I also had problems with it not starting one day.  It sounded odd when cranking and would blow out one big puff of black smoke.  I posted here and was told to check the emergency shut down, among other things.  No need, I thought, as I had never even played with that switch.  After a few days of dinking around with it, I decided to see what that little lever on top was that looked out of place.  Guess what... it was the emergency shut down flap lever.  I reset it and, bingo, it fired right up!  It smoked like hell for a while, but all was good.  The point is that most of these 'problems' have very simple solutions, ultimately.  Of course, I was thinking about having a bad blower, blown engine, etc.  Get, read, and learn the manuals.  It'll all make more sense and make things less stressful.

David

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Len Silva
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« Reply #35 on: February 17, 2008, 11:16:23 AM »

I don't think it's that big of a deal, but if anyone does, then how about installing a small (1 gal or so) air tank, fed through a check valve, and supplying only the shut down solenoid.  It would be much easier to keep it leak free than the whole bus.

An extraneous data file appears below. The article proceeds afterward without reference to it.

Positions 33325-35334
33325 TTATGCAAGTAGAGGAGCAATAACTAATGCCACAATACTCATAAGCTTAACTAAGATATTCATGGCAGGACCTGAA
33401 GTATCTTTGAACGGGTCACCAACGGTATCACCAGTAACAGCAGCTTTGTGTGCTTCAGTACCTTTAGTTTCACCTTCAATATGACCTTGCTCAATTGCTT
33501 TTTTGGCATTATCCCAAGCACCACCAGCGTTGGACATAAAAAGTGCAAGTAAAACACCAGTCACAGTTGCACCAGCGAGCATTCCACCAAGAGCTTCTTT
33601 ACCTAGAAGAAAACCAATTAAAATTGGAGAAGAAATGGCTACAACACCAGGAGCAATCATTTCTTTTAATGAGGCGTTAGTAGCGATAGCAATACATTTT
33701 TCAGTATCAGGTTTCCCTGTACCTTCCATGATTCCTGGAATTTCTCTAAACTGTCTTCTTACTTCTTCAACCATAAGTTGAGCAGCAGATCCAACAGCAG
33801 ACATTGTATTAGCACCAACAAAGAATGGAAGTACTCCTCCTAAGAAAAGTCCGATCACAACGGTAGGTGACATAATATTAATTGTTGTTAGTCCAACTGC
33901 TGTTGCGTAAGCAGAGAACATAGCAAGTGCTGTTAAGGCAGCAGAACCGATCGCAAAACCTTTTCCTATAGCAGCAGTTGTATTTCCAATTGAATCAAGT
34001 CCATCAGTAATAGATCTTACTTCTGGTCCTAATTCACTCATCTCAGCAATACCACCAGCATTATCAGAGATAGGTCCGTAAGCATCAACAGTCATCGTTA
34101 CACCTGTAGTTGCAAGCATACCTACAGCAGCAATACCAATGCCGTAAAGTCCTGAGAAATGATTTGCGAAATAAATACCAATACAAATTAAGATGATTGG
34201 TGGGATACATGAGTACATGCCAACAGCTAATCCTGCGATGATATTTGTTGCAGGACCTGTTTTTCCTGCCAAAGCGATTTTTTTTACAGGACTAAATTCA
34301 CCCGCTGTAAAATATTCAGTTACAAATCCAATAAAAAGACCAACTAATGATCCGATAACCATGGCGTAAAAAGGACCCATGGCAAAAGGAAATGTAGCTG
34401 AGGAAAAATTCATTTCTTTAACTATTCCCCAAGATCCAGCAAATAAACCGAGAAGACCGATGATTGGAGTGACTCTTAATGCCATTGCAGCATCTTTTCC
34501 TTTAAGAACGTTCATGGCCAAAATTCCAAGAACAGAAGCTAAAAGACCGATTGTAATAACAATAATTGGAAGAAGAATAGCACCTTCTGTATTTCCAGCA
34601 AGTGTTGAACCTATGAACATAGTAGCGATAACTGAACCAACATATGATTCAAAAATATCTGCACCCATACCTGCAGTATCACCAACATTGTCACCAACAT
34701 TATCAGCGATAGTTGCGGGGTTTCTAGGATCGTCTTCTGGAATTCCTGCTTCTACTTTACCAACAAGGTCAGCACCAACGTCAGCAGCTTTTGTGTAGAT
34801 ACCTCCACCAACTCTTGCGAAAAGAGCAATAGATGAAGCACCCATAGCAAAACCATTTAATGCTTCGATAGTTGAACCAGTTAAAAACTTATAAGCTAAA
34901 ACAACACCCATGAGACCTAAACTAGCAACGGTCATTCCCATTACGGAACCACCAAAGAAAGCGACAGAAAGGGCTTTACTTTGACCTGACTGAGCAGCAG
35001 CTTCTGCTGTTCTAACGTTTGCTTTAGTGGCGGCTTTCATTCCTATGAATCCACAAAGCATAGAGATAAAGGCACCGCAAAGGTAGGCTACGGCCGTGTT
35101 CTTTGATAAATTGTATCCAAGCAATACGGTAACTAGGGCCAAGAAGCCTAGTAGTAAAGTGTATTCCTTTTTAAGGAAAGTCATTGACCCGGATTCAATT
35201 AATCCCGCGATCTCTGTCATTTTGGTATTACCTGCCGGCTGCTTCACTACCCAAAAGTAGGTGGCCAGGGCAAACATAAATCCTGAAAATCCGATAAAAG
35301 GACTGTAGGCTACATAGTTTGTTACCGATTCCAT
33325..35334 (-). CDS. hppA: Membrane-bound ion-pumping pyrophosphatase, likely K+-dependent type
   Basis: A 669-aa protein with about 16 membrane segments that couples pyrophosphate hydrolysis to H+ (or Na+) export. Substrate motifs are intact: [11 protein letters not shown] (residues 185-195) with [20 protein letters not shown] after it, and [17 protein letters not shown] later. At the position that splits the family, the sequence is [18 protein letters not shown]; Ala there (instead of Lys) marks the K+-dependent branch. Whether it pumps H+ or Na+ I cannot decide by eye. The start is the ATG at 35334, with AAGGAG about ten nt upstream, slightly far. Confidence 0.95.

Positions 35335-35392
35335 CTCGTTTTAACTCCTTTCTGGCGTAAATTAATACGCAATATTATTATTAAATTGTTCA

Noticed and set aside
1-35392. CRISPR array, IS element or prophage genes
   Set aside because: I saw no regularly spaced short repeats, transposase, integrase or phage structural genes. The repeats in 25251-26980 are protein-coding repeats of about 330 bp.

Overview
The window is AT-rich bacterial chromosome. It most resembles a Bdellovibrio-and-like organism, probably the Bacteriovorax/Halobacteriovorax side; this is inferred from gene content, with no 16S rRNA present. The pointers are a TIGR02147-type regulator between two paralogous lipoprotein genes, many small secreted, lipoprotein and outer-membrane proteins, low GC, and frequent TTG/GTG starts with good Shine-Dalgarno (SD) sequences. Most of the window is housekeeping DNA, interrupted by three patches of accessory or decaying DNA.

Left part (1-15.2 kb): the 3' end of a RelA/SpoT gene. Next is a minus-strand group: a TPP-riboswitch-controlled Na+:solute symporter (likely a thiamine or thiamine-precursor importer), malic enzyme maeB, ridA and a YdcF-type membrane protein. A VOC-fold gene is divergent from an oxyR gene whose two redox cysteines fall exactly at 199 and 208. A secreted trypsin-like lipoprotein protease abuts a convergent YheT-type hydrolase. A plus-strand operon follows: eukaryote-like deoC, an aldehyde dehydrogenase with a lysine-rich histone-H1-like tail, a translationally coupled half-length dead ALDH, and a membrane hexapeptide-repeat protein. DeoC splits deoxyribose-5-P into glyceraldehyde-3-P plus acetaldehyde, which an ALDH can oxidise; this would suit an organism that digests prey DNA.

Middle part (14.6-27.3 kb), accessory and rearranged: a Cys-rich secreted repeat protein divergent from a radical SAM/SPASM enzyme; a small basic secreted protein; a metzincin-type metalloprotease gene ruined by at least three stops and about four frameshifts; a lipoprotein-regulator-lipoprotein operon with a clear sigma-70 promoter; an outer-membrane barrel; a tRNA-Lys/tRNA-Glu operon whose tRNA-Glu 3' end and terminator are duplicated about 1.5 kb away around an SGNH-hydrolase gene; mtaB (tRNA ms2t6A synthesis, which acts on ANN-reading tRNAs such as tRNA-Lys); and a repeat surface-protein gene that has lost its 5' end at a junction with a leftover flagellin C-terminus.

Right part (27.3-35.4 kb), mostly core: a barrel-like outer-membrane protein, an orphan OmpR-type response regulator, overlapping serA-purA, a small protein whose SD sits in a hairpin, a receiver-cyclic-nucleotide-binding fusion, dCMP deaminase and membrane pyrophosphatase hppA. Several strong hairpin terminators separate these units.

FWIW,
Len
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chazwood
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« Reply #36 on: February 17, 2008, 11:56:24 AM »

Hello friends.....and the rest of you that were laughing at me....

I went out today and tried the whole scenario over again,(without turning off the battery and without the rising panic Cool) I left the bathroom connection leaking, and after running it on fast idle for a bit, flipped the kill switch. It took a long time to decide to die. I then started back up....plugged the hose....hit the kill and it died instantly. So what I gathered from this little experiment was, if the air pressure is high enough to fast idle (was not, the other day) It will still kill with an air leak, but it hesitates for a while making you think it won't die. Don't know about the battery angle cuz' I left it on. However, and furthermore, having learned the kill-it-with-a-stick-trick, I'm now comfortable that I have the Beast well in hand. (until a few minuets from now, of course.)